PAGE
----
Tuesday, 31 March 2020


Surprise! I finished another game. I forgot to mention last time that I'd been playing Rebel Galaxy on and off for a while, and I put it to bed last night. It's a funny old game; apparently it was made by just two people, which is super impressive for what it is, but does also explain some of its failings. First up, what is it. It's a flying, shooting, trading, exploring space opera. Think along the Elite/Privateer lines and you're pretty much there. Uniquely, though, this isn't fully three-dimensional - you only travel along a single plane. It's a bit more like a driving sim that they swapped the road backdrop out and replaced it with a star field. (I have a theory that it may have been based on a driving game engine, but I could be wrong.) So, you can only turn left and right, not up and down. That sounds insane in a space game, but actually I got used to it pretty quickly. Other objects - enemies, meteors, etc. - can move above and below you, giving the feeling of three-dimensionality, but you're still glued to your single plane.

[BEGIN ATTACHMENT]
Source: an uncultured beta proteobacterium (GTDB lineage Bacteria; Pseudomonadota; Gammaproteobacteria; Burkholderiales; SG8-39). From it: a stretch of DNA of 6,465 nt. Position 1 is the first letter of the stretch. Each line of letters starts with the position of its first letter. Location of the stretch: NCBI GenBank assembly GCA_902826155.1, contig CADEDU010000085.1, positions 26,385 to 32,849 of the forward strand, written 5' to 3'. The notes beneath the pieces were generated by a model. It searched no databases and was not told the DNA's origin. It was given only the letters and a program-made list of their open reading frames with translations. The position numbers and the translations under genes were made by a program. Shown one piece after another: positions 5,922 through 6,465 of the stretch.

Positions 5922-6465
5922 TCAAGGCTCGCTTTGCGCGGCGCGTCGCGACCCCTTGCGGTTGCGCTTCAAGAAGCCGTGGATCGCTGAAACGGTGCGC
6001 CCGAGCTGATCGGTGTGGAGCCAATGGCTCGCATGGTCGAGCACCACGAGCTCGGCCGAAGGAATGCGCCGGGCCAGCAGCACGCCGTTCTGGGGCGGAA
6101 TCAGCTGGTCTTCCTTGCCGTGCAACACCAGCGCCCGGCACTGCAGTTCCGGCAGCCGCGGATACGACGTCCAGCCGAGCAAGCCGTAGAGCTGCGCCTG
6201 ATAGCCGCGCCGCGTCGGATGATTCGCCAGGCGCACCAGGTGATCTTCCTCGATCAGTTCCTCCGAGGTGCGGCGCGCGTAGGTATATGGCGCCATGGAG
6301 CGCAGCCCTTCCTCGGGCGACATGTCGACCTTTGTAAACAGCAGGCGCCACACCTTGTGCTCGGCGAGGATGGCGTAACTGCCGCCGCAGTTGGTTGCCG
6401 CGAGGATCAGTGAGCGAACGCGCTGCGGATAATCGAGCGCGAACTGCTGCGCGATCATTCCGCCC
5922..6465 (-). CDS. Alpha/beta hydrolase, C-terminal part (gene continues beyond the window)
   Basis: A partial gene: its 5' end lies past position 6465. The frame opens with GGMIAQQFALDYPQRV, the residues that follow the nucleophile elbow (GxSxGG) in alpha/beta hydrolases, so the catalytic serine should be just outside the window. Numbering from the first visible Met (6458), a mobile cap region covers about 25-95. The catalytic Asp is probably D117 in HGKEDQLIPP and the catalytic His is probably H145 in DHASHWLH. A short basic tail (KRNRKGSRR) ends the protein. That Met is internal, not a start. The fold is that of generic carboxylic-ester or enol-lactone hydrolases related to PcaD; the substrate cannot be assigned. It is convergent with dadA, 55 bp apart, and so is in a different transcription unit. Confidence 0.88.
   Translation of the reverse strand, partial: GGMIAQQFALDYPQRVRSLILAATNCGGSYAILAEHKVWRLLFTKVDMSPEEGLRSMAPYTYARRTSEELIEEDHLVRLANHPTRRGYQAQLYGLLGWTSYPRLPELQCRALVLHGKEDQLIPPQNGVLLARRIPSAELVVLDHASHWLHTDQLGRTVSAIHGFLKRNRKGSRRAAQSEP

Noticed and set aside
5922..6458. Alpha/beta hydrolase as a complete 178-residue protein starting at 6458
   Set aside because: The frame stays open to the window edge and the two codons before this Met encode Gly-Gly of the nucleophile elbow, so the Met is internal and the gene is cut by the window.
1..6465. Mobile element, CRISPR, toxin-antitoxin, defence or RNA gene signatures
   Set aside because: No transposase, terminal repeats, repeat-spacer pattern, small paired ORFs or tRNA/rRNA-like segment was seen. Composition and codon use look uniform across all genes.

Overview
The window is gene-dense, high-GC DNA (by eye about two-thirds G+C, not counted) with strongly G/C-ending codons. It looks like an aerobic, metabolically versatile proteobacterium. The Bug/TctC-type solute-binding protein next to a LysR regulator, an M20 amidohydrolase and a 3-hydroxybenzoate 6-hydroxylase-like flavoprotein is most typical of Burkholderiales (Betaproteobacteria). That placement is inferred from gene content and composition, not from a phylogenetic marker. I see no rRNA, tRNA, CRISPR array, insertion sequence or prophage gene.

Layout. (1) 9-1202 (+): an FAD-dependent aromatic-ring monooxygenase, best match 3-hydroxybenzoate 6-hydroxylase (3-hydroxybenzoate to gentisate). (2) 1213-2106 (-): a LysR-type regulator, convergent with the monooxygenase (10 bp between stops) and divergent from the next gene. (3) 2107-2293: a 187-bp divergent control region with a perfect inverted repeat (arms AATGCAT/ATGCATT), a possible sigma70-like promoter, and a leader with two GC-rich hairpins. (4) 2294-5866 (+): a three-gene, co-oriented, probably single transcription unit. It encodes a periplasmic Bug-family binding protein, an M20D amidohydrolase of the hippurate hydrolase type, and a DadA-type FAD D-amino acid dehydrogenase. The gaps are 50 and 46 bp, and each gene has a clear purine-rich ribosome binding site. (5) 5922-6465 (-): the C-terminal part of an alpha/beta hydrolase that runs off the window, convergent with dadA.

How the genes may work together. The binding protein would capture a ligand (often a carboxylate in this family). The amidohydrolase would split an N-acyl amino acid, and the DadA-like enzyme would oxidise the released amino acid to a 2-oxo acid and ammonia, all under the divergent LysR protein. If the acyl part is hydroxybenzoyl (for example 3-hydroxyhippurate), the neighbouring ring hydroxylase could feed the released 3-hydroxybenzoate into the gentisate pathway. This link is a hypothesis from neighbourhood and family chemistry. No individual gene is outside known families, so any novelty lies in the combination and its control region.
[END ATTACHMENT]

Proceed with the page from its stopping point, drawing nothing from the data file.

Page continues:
How do you fight when enemies can swoop and dive around you and you can only turn in a lumbering circle to try and track them? Luckily, you have two (well, three including missiles) ways of attacking, broadside cannons and turrets. Broadside cannons are powerful but can only be fired sideways so you have to turn side-on to your quarry, while turrets can track and fire at targets all around you. You can choose which of these you want to be in charge of, letting the other cannons auto-fire. While it's kind of fun to act out your star wars fantasies of being Luke in the Millenium Falcon turret, I found it much easier to let the computer handle the turrets, while I concentrated on flying and firing off a broadside every now and then when I got the chance. Combat is mostly fun and visceral, but it's rapidly apparent that kiting is the best strategy. The ships that you buy are mostly big and slow, and as you upgrade them they get bigger and slower, so you never really want to just fly into the thick of things bobbing and weaving because a) you can't bob and weave, and b) you can't dodge a laser. Flying directly into a firefight against a well-armed foe will mostly just get you killed, so you're better off trying to lead a couple of ships away from the main party at a time and slowing whittling them down. It's a bit of a missed opportunity because playing something nimble would have been fun, but it makes sense in-universe. If you want better shields you need a bigger ship, and bigger ships don't behave in the same way as smaller ones. You'll end up flying the equivalent of a well-armed oil tanker, which is fun in its own way, but doesn't scratch that specific space opera itch.